Freeda the Frog and the Two Mommas Next Door is a beautifully written children’s book that features the different ways a family can be built. I loved that this book was focused on love being the important thing to build a family, not the gender of the parents.
How I Felt:
Freeda the Frog and the Two Mommas Next Door is an easy-to-understand children’s picture book. I liked that the parents are frogs with tadpole children. My daughter loved that! The story is not complicated, which I greatly appreciate because I feel this is an important message. The easier it is for a child to understand, the better!
This Eternity of Masks and Shadows had this fabulous mix of mythology creatures and stories that made the overall-fantasy of this book so exciting! I really enjoyed that this was all layered into a murder mystery! It was an interesting story and a good read!
How I Felt:
This story’s world has humans and gods walking around together, living life side-by-side. I loved the research that the author so obviously put into the mythological creatures as he built this story. I found that the references and descriptions fit into the plot really well.
The pace for This Eternity of Masks and Shadows was probably too fast. I would have enjoyed this a bit more with a few additional breaks in the action to build the world a bit more, and focus on the character building. It was, however, FILLED with action. There was a lot going on, and it led to a very fast-paced, quick read. Readers that enjoy action-packed stories are going to love this one!
Life’s a Witch is a perfect book to jump into if you are looking for a new paranormal romance series! It’s book one in the Guild of Guardians and is a spin-off story of one of the characters, Astra.
Astra has been convicted of theft and is sentenced to The Guild of Guardians, a prison for the supernatural. The prisoners spend their sentences working to capture other criminals. Astra is assigned to a group with a cast of characters that hit on a ton of personality types. Knoxe, Tor, Raze & Pascal are the others in her group, and she finds them less than friendly at first, but soon finds a rhythm with them.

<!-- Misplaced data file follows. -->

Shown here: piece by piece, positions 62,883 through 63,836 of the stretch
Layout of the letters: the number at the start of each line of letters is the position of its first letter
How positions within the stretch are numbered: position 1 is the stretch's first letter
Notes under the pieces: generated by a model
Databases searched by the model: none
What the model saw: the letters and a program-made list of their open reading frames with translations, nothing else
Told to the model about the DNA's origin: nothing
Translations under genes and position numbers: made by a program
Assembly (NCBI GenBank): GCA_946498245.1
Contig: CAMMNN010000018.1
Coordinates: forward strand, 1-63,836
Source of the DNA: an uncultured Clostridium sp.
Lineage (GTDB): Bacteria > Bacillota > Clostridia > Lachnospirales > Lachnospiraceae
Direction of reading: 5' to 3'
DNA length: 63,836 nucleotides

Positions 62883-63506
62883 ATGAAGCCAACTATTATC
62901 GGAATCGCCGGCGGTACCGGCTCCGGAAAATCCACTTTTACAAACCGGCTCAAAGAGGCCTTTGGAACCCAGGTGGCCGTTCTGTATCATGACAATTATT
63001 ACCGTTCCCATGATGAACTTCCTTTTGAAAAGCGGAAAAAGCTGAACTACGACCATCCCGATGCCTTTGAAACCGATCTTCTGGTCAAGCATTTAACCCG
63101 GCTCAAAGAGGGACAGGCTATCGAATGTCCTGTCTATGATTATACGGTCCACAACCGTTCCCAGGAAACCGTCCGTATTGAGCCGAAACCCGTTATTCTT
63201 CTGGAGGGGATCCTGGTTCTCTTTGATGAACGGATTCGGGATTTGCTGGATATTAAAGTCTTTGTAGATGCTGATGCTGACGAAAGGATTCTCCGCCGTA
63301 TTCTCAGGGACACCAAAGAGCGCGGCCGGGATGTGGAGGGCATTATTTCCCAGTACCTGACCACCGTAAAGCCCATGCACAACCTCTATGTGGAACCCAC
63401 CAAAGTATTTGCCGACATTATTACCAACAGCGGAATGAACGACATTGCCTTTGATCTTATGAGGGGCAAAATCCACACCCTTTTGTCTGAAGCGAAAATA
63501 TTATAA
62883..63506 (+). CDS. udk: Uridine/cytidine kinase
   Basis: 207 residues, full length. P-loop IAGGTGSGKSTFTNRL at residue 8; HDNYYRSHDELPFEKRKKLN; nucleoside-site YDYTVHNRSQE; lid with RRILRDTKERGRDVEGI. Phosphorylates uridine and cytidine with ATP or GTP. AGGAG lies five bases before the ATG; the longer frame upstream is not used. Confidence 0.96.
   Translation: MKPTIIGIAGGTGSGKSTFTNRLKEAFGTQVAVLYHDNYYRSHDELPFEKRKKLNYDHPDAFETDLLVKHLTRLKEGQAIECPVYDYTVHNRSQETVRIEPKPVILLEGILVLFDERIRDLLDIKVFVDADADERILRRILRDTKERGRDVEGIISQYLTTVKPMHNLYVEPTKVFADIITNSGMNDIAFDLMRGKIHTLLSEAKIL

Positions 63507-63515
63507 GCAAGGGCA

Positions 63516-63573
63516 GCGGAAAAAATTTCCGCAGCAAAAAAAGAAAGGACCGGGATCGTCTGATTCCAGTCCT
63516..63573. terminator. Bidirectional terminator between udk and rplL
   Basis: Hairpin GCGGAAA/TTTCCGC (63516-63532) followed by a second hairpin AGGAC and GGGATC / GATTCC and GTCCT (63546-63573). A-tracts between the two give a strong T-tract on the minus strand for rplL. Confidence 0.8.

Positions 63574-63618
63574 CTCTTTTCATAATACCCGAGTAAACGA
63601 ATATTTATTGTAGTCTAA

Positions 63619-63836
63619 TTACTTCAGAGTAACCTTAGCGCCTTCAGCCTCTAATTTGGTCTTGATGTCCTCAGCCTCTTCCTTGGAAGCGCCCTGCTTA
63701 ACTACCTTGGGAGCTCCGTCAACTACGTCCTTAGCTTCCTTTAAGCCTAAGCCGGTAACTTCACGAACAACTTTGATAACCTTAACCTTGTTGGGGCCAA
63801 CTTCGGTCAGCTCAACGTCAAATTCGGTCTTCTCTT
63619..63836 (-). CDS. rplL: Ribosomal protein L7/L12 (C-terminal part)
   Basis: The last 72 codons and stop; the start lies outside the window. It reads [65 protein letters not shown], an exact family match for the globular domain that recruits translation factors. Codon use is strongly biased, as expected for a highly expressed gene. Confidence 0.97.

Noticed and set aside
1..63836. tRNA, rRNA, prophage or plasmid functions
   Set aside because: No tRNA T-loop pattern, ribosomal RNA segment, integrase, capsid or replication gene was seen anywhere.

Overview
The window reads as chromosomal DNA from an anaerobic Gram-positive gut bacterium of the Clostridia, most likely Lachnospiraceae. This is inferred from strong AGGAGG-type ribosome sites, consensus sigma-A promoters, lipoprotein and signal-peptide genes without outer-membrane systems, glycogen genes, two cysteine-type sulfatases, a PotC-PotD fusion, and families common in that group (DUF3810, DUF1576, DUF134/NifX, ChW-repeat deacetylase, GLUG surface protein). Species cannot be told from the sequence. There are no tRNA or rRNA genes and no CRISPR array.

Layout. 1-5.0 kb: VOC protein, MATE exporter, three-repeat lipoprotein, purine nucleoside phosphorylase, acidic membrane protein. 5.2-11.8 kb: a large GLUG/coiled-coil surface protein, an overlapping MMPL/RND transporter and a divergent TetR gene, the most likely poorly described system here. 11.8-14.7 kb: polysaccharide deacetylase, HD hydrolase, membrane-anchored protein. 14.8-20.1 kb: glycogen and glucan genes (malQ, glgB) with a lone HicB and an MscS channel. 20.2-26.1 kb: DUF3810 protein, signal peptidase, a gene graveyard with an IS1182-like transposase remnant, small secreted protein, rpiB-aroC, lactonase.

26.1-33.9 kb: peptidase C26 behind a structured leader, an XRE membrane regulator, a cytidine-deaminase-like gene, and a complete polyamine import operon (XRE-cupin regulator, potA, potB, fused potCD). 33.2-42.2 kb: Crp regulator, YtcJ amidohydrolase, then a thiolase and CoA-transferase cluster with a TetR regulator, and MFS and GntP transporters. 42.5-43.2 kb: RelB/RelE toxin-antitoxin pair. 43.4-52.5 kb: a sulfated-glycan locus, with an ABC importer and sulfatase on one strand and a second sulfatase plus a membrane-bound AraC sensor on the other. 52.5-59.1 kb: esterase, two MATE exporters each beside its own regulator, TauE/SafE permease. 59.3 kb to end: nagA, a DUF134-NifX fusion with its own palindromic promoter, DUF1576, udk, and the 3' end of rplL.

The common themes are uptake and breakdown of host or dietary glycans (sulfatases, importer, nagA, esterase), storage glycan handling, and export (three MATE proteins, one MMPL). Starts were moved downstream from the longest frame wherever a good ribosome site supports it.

I loved the idea of this teen girl’s body absorbing her mother’s soul. It was a unique plot, and one that I have not read before!
How I Felt:
Eden’s Echo does an amazing job of starting off with a bang. I felt like the first chapter had me hooked, and I couldn’t put it down from there! The pace is fast, but slows enough to let the reader understand the world and the situation.
I really liked that Eden was written as this super normal teenage girl. She’s got all the normal problems to deal with, but then she gets this huge weight of her mother added into the mix. She felt like a very relatable person, and made the entire story completely enjoyable.
I really enjoyed that this story was set in our everyday world, but dropped in vampires, shape-shifters, witches, and the humans that hunt them.
How I Felt:
Van Helsing Academy is like an alternative prison for supernatural beings that have broken the law but are not sentenced to death. I wasn’t quite sure about this, but it must also be for only young supernatural beings because it is a school too. There are dorm rooms and classes, and a principle.
Mina Van Helsing a descendant of the original Van Helsing, wakes up in the hospital after being lost for weeks and then in a coma. Her parents, at her hospital bedside, inform her that she was caught on video killing two vampires, but she doesn’t remember anything. Her dad asks her to plead guilty so that she can to into Van Helsing Academy to uncover what really happened.
Wow! This sequel was an exciting next step in the November story! I loved this story took us all over the place! I liked the scavenger hunt mixed with Mission Impossible feel that this plot gave the reader!
Hunting November picks right up where Killing November stops. All November wants now is to find her father. She sets off with her friends on a scavenger hunt, going from clue to clue. The hunt takes the group from November’s home town to Europe where they bounce around the country in search of their next answer. The final clue lands them in enemy territory and is filled with betrayal, secrets, and deceit.